I have no clue about #1

    What do you guys think, should this be plug and play once i pull the charge pumps? Is there anything else to consider? I can make them fit and cut my own sprockets or modify oem ones.


    Parking Brake: The hold back(w/out the parking brake) of the oem system is almost sufficient. If anything it just creeps, i'm guessing this has to do with the loop flushing??? Should I try to utilize the 75cc s90 on the drive side as a quasi parking brake? If not I have another plan.
    Artificial Intelligence will never overcome natural stupidity.

    Branson 2400H MMM & FEL

    JD 112

    BX1850 gone but not forgotten

  5. #5
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    Default Re: Bobcat T300 HACK. Sauer Danfoss S90 Pump as drive motors. Help! Failure, Loop Flu

    As far as the "flushing" or loop cooling that is easy, you could do it with a Eaton relief block with a charge relief set at 20 psi or so below your charge pump relief. As far as the pumps converting to a motor, I can see a couple of problems. The swashplate would have to be set at 3-4deg min and if the motor was on the lowside and you put full flow to it I don't know if the reliefs would react fast enough to keep from a overpressure. Controlling the swashplates will be fun also. Why don't you trade 2 of your pumps for motors. If the pumps have certain options they are worth a trade for motors and would be close in $$$. I would have to inspect the pumps first but if they are new you would not have much in the trade and have a system set up without any conjuring. CJ
    Kioti DK50HST Cab
    401 FEL
    Saws, 338xp,346xp mod,372xp mod, 390xp, Stihl combi 130 trimmer.

  6. #6
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    Default Re: Bobcat T300 HACK. Sauer Danfoss S90 Pump as drive motors. Help! Failure, Loop Flu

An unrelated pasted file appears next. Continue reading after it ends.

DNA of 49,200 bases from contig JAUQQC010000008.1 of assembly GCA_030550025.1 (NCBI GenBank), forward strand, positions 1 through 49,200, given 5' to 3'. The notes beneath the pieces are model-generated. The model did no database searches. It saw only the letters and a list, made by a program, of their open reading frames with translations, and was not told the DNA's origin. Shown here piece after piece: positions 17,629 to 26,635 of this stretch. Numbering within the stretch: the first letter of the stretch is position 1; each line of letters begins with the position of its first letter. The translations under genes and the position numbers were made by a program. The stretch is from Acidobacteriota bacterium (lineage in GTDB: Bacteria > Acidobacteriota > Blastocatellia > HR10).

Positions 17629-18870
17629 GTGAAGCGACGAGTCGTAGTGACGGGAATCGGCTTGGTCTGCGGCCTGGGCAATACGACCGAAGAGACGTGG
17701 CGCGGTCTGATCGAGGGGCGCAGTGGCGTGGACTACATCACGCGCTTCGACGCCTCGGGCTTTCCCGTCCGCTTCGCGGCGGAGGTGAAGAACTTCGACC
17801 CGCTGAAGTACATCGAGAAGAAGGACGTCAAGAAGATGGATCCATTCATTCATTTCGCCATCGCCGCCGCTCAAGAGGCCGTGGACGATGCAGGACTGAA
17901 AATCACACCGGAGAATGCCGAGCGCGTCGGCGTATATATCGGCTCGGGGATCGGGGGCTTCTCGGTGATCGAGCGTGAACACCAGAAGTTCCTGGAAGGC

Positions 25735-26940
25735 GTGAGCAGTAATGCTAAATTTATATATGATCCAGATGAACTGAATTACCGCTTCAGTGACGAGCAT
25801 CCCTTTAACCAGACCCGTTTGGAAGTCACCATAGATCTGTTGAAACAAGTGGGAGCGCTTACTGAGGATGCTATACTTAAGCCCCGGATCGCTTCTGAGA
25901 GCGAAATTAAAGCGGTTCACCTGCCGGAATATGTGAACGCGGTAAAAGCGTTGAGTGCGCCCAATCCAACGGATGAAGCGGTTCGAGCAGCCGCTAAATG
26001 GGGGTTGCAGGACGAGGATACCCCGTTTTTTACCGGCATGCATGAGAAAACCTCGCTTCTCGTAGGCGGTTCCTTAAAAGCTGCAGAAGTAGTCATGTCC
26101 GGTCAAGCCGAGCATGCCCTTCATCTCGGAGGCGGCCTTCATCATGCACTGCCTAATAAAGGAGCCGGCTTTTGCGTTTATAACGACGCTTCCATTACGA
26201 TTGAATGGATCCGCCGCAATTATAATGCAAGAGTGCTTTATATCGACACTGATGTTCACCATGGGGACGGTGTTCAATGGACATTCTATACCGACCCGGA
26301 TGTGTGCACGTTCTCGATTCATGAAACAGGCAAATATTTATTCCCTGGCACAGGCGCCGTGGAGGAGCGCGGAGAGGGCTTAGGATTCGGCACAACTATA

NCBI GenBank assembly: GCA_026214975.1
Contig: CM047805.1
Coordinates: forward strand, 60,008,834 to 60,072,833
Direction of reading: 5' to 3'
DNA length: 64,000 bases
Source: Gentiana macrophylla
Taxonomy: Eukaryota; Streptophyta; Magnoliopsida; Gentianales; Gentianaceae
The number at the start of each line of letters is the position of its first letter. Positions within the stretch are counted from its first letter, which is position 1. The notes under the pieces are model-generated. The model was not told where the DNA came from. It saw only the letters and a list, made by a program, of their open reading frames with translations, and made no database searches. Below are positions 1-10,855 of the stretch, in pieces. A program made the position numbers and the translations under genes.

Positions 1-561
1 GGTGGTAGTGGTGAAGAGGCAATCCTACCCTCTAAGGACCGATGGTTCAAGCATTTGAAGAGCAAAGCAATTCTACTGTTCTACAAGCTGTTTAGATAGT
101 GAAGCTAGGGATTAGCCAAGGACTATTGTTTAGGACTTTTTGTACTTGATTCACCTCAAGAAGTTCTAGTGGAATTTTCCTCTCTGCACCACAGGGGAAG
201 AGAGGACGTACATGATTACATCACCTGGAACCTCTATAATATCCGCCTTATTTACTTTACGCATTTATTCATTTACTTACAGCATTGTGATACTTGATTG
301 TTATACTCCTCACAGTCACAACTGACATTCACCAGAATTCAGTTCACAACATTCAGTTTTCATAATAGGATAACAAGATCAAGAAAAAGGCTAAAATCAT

Quote Originally Posted by CJONE View Post
    I would have to inspect the pumps first but if they are new you would not have much in the trade and have a system set up without any conjuring. CJ
    Its hard to find a good deal on decent size motors that will handle even close to the 5000psi. Are you saying you have motors and would be interested in a trade?

  7. #7
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    Default Re: Bobcat T300 HACK. Sauer Danfoss S90 Pump as drive motors. Help! Failure, Loop Flu

    Quote Originally Posted by LoadTest View Post
    Its hard to find a good deal on decent size motors that will handle even close to the 5000psi. Are you saying you have motors and would be interested in a trade?
    Yes depending if the pumps are new. You can buy new motors for under 3K each. Now before we get too far into this you know piston stuff is designed for high speed and does not develop the torque a low speed motor has. What are you replacing? is it already piston stuff? What is the displacement of the existing motors? CJ
    Kioti DK50HST Cab
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    Saws, 338xp,346xp mod,372xp mod, 390xp, Stihl combi 130 trimmer.

  8. #8
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    Default Re: Bobcat T300 HACK. Sauer Danfoss S90 Pump as drive motors. Help! Failure, Loop Flu